BOISE, Idaho — Just because you don’t have a big yard doesn’t mean you can’t have a garden. Lots of people grow beautiful flowers and healthy food in small spaces, even if their house isn’t permanently attached to the ground.
Garden master Jim Duthie visits with some folks living in a local RV park, who show us how easy it is to grow a garden no matter where you live, or how much space you have, even if you’re on the go.
Gardening is all about growing things, and you don’t have to have a huge space to do it. We’re here at an RV resort, where many of the residents are growing beautiful things in small spaces.
At the Hi Valley RV Resort, some residents are here for the long haul, while others are in transition and on the go. And even though their space is limited, it hasn’t diminished their love of gardening, and the variety of plants that they can grow.
“These lots are usually about 80 to 90 feet long for a lot of the bigger RV’s. You can either park in the front or the back, or you can put a garden in one of those spots,” David Arthur said.
That’s what David Arthur has done in front of his RV. David runs a part-time garden design business, called Kyoto Gardens. And in his small space, he’s installed a small Zen garden, along with some tomato and pepper plants for making salsa.
“This is more of a relaxation type of garden, the Zen style. It’s not one to really walk around in, but I enjoy getting out and raking and just chilling. It makes the day go by easier when you have a garden to come home to…”
“A lot of people are getting rid of their grass because of the water issues, downsizing their garden and their homes. It’s really simple to do.”
“I do a little different pattern. This is kind of a checkerboard.”
“For fun you can mix plants with it. I like gravel. You can do a lot without any plants at all.”
But since this is a Zen garden, David incorporated a pepper plant, bonsai style.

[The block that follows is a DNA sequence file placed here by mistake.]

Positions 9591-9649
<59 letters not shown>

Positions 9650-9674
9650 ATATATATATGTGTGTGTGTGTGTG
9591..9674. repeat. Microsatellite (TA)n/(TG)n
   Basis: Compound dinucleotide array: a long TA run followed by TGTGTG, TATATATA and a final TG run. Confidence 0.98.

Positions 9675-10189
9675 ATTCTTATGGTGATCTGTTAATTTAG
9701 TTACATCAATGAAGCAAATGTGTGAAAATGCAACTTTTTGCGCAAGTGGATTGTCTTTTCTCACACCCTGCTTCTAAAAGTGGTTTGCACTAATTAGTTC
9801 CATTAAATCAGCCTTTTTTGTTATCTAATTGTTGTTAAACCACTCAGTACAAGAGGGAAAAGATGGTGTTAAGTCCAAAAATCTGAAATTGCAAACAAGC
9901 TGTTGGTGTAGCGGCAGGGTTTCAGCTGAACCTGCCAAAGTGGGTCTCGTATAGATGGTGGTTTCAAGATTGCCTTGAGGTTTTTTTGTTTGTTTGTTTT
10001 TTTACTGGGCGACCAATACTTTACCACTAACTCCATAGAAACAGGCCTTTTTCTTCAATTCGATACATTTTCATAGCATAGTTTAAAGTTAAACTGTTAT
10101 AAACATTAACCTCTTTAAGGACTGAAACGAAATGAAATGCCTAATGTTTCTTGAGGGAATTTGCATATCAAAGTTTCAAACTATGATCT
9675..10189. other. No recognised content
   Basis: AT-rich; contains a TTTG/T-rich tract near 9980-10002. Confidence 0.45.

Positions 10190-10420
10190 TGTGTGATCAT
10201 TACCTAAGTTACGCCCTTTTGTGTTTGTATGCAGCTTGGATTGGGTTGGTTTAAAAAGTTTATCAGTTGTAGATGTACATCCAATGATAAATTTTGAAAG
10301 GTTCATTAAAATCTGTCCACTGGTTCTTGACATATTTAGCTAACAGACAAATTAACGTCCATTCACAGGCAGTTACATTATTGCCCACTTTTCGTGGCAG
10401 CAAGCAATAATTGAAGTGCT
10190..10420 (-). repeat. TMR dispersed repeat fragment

But as easy as it is to do, there has been one small challenge.
“Keeping the animals out. My Zen garden is easy prey for the cats.”
David took us around to see what some of his neighbors have done with their small spaces.
Nearby, Sharon Eller has decorated for fall. The space in front of her home is filled with numerous containers full of mums and geraniums, even blueberry bushes.
Around back, Sharon grows more flowers and vegetables, including tomatoes, peppers, zucchini and cucumbers. She even has a mini-greenhouse to keep the season going longer.
Down the lane, Jan Sparber tends her small but productive garden full of tomatoes and peppers. Her little dog, Shadow, is particularly fond of cherry tomatoes.
Her husband built these attractive wood flower boxes that she filled with mums, zinnias, and coleus. While most coleus prefers shade, this beautiful variety, called chocolate drop, loves the sun.
Up the street from Jan, Tom Vandrome has surrounded his home with a beautiful flower garden. Amidst the bright-colored blooms, a bench welcomes visitors, and this sunflower soaks in the bright fall sunshine.
A creative planter made of white-painted cinder blocks provides an attractive and practical flower bed.
“There are definitely some people that have been here longer, but even if people are here just a few weeks or transitioning, having a house built, I see them starting a potted plant or going to the store and getting whatever they want,” Arthur said.
“They don’t want to give it up. But you see different stages, depending on how long people are here. But there’s a lot of plants, a lot of food being grown here, right here in the park.”
Proving that no matter where you live, no matter the amount of space you have, and no matter how long you’ll be there, you can grow and enjoy a garden.
“Gardening is that way. Even if you just start now. It’s fun, it’s therapeutic. It’s been a rough couple of years, and it keeps people together, keeps you home. Awesome. I love it.”
If you’re limited in garden space, or are on the go, containers are the perfect gardening solution. And with the arrival of fall, it’s easy to move containers indoors so you can enjoy your plants even longer.
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